GE, Purdue partnership takes a step forward

Partners Moving Forward. Purdue President Mitch Daniels and GE Chairman and CEO Jeffrey Immelt set the stage for a new era of partnerships between industry and academia during a unique talk titled “Meeting Our Challenges: A Conversation.” Photo by Vincent Walter.


Purdue President Mitch Daniels became the University’s interviewer-in-chief during a unique conversation with a man deemed one of the “World’s Best CEOs” three times by the financial magazine Barron’s.

GE Chairman and CEO Jeffrey Immelt and Daniels sat down Oct. 3 to talk about new models of interaction between industry and academia and specifically how the company and the University can work together on pressing global problems.

The talk, titled “Meeting Our Challenges: A Conversation,” filled Loeb Playhouse in Stewart Center with students, faculty and others. It concluded with a question and answer period from the audience.

GE has been the top employer of Purdue graduates over the past five-year period. Earlier in the day Immelt spent time talking with students, faculty and staff about the importance of the continued partnership between GE and Purdue, which is focused on the education of a global workforce, talent development and continued innovation through research — all themes Daniels and Immelt discussed on stage.

“Businesses have to do more directconnect with universities,” Immelt said, noting that GE planned to establish new, long-term partnerships with universities that are completely aligned in addressing “big themes” and pressing problems. Universities, he added, would need to “elevate” in furthering new models of interaction.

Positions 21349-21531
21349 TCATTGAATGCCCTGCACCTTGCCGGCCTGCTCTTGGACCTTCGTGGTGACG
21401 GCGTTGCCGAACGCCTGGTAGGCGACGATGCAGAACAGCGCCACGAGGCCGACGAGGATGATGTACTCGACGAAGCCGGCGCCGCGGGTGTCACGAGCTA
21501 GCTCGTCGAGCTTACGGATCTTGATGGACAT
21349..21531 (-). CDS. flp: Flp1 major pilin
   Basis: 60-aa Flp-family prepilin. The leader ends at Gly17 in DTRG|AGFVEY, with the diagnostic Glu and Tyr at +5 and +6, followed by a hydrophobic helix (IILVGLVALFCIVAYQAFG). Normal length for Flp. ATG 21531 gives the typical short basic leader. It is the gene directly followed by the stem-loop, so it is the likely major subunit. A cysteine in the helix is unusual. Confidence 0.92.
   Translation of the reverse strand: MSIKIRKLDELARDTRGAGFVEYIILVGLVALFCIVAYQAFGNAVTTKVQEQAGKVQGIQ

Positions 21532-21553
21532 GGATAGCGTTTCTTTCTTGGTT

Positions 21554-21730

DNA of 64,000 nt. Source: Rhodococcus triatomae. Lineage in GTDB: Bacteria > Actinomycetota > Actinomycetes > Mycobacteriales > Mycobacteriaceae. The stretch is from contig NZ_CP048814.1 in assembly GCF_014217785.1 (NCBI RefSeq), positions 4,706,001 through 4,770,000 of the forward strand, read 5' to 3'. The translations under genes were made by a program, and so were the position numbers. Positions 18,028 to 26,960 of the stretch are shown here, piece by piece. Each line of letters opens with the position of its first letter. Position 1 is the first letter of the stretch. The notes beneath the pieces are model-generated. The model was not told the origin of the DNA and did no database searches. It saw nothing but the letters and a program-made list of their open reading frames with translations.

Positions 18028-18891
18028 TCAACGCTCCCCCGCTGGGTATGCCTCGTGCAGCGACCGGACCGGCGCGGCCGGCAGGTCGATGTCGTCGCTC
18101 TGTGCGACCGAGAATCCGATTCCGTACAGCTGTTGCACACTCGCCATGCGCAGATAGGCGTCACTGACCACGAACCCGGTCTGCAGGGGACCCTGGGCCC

Immelt heaped high praise on Purdue's culture of innate curiosity, hard work, humility and team building. “I tell professors, ‘You're in the product development business like I am.’ And your product is pretty good,” he said.

“Every successful person I've ever met has been a learner, has had a certain sense of humility, has a sense of teamwork and has an incredible sense of the ability to get the most out of themselves and others. That’s what we've seen at Purdue, and that is much appreciated. There is nothing that ever replaces smart and hard working,” he said.

In parting, Immelt announced a $100,000 scholarship to Purdue as a continuation of “a great relationship we’ve had for a long time.” Immelt added: “And there’s more where that came from.”

Pam Ritter, senior director of corporate relations, says that corporations are among the University’s largest contributors through financial support and educational opportunities such as internships, as well as hiring Purdue students. She expects that support will increase as university funding models change and as corporations like GE seek to establish additional relationships for their research and development. Immelt’s visit, Ritter says, is a harbinger of further opportunities.

“Our job in Corporate and Foundation Relations is to take relationships and build them into partnerships to increase investment in Purdue,” she says.

See Websclusives in this issue for a link to the complete Daniels-Immelt conversation.